ask reddit, gen z advice

Welcome to Cringeville.

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15. “Just because it's new to you doesn't mean it's new.” – @Broad_word_1690
16. “As you get older you just keep realizing how dumb you were last year.” – @Comparison_Past
17. “That heartache you're going through? It consumes everything now but it will be nothing but a footnote in the future. You'll rarely think about it later - & when you do, it won't hurt you. It's hard to hear that your pain isn't the worst in the world when you're feeling it. But it does help to know that it won't mean as much as it does in this moment.” – @st3washere1

True

Music’s biggest night took place Sunday, February 4 with the 66th Annual GRAMMY Awards. Now, fans have the opportunity to take home a piece of the famed event.

Longtime GRAMMY Awards partner Mastercard is using this year’s campaign to shine a light on the environment and the Priceless Planet Coalition (PPC), a forest restoration program with the goal of restoring 100 million trees. Music fans are 1.5 times more likely to take action to help the environment, making the GRAMMY Awards the perfect opportunity to raise awareness.

“Through our GRAMMY Awards campaign, we’ve created an opportunity for our brand, our partners and consumers to come together over shared values, to participate during a moment when we can celebrate our passion for music and our commitment to make meaningful investments to preserve the environment,” says Rustom Dastoor, Executive Vice President of Marketing and Communications, North America at Mastercard.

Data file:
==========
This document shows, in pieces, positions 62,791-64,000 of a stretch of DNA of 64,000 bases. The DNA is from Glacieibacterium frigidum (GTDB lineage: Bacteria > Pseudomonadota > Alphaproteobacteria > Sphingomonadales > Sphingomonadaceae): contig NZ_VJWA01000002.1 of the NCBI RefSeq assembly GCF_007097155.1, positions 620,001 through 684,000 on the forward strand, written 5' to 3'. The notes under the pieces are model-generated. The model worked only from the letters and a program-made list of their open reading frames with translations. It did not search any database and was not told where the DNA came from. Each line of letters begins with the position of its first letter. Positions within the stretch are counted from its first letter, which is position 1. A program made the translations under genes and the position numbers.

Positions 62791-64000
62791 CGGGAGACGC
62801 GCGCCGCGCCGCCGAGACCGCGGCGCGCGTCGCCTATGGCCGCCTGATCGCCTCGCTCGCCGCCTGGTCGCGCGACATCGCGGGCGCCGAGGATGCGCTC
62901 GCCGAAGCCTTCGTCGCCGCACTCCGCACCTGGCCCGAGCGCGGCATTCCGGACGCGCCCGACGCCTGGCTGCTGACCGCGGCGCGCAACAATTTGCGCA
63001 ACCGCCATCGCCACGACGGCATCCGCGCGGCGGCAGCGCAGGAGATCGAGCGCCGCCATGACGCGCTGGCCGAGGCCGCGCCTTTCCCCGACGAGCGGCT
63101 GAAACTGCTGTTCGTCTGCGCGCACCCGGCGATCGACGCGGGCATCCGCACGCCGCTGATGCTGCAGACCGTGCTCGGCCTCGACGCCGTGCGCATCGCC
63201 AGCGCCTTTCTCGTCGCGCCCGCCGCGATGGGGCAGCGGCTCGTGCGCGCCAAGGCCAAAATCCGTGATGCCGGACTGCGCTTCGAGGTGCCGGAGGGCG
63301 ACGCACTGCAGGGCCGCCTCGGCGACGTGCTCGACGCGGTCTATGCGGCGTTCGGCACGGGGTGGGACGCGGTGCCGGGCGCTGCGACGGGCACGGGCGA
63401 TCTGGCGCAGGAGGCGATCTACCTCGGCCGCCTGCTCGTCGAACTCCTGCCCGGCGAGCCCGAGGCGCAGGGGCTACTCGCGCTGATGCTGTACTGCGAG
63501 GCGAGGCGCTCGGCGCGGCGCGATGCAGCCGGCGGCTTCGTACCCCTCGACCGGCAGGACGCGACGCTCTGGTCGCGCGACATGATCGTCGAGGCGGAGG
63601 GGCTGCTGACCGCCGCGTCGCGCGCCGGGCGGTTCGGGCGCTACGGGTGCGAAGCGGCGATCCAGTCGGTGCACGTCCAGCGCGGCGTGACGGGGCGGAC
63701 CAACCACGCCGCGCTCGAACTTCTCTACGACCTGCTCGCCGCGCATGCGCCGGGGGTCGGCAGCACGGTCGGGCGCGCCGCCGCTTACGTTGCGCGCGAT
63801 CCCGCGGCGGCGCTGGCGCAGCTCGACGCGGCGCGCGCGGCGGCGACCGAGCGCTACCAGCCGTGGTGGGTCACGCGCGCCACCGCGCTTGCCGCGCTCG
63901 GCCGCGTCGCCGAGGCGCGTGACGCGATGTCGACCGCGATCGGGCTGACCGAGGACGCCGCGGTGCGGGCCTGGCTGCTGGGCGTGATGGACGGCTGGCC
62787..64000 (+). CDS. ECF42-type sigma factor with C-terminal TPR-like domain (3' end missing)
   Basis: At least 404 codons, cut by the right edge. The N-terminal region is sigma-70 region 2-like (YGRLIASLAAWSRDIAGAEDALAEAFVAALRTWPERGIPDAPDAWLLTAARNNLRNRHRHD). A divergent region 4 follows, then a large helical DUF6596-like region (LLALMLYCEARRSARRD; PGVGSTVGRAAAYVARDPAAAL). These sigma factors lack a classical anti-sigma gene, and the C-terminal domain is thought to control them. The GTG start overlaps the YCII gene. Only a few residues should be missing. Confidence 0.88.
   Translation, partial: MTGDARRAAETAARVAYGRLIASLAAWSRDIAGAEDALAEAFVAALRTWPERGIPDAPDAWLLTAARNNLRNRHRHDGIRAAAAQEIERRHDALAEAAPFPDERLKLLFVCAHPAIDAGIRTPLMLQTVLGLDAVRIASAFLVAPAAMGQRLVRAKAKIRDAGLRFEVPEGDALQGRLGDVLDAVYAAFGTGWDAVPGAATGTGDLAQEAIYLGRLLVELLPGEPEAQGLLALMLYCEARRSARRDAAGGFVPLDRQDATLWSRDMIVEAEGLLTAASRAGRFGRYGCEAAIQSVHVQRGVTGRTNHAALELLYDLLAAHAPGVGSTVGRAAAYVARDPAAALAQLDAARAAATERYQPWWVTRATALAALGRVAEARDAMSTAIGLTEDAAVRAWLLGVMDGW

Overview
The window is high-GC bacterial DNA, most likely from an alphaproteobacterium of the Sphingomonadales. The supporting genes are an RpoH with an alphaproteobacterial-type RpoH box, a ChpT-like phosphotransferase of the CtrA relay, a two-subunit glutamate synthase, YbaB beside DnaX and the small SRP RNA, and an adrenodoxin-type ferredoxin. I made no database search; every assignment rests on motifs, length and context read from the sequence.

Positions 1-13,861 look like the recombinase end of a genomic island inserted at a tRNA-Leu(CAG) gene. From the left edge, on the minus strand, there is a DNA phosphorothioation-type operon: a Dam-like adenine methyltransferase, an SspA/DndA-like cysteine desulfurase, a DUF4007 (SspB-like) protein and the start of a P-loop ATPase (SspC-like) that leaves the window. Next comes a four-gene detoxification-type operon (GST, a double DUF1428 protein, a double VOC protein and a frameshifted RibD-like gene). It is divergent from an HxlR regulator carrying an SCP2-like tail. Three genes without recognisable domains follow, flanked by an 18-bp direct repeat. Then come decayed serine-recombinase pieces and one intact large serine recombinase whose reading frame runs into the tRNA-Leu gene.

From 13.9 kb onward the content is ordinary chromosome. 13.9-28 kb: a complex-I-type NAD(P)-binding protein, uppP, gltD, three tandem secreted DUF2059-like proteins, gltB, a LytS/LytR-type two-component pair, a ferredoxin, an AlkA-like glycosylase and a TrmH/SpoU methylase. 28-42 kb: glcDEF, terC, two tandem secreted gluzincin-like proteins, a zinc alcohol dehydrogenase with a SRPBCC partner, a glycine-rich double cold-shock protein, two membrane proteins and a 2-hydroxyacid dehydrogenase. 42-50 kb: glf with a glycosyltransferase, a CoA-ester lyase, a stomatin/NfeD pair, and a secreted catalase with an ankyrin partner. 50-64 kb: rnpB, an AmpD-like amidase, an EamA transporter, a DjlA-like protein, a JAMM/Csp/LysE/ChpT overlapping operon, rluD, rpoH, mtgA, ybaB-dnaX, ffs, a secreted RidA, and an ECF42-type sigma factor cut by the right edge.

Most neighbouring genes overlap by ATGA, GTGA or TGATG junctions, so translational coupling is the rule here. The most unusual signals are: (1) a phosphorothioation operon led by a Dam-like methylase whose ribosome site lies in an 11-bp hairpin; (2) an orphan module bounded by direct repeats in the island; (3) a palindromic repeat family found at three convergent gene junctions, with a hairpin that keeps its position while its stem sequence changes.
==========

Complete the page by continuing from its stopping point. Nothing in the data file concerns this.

The campaign kicked off with an inspired self-guided multi-sensory tour at the GRAMMY House presented by Mastercard, where people journeyed through their passion of music and educational experience about Mastercard’s longstanding commitment to tree restoration. Then, this year’s most-nominated GRAMMY artist and a passionate voice for the environment, SZA, led the charge with the debut performance of her new song, Saturn.

Mastercard’s partners are also joining the mission by encouraging people all over the country to participate; Lyft and Sirius XM are both offering ways for consumers to get involved in the Priceless Planet Coalition. To learn more about how you can support these efforts, visit mastercard.com/forceofnature.

While fashion is always a highlight of any GRAMMY Awards event, SZA’s outfit worn during her performance of Saturn was designed to make a statement; made of tree seeds to help spread awareness. Fans can even comment ‘🌱’ and tag a friend on Mastercard’s designated post of SZA’s GRAMMY House performance for a chance to win a tree seed from the performance outfit*.

“SZA has a personal passion for sustainability – not just in forest restoration but in the clothes she wears and the platforms and partners she aligns herself with. It was important to us to partner with someone who is not only showing up big at the GRAMMY Awards – as the most GRAMMY-nominated artist this year – but also showing up big for the environment,” says Dastoor.

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Lacie (@lacie_kraatz) is one of those women. On April 11th, she was out on a run when she noticed a man in front of her displaying suspicious behavior. Things got especially dicey when the man somehow got behind her. That’s when she pulled out her phone and started filming—partially to prove that it wasn’t just her imagination, and also out of fear for her safety.

“Hello. I’m just making this video so that women are a little more aware of them,” she begins in the video. “See this gentleman behind me? Yeah, this is what this video’s about.”

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If you were to ask a random group of people, "How often do you wash your sheets?" you'd likely get drastically different answers. There are the "Every single Sunday without fail" folks, the "Who on Earth washes their sheets weekly?!?" people and everyone in between.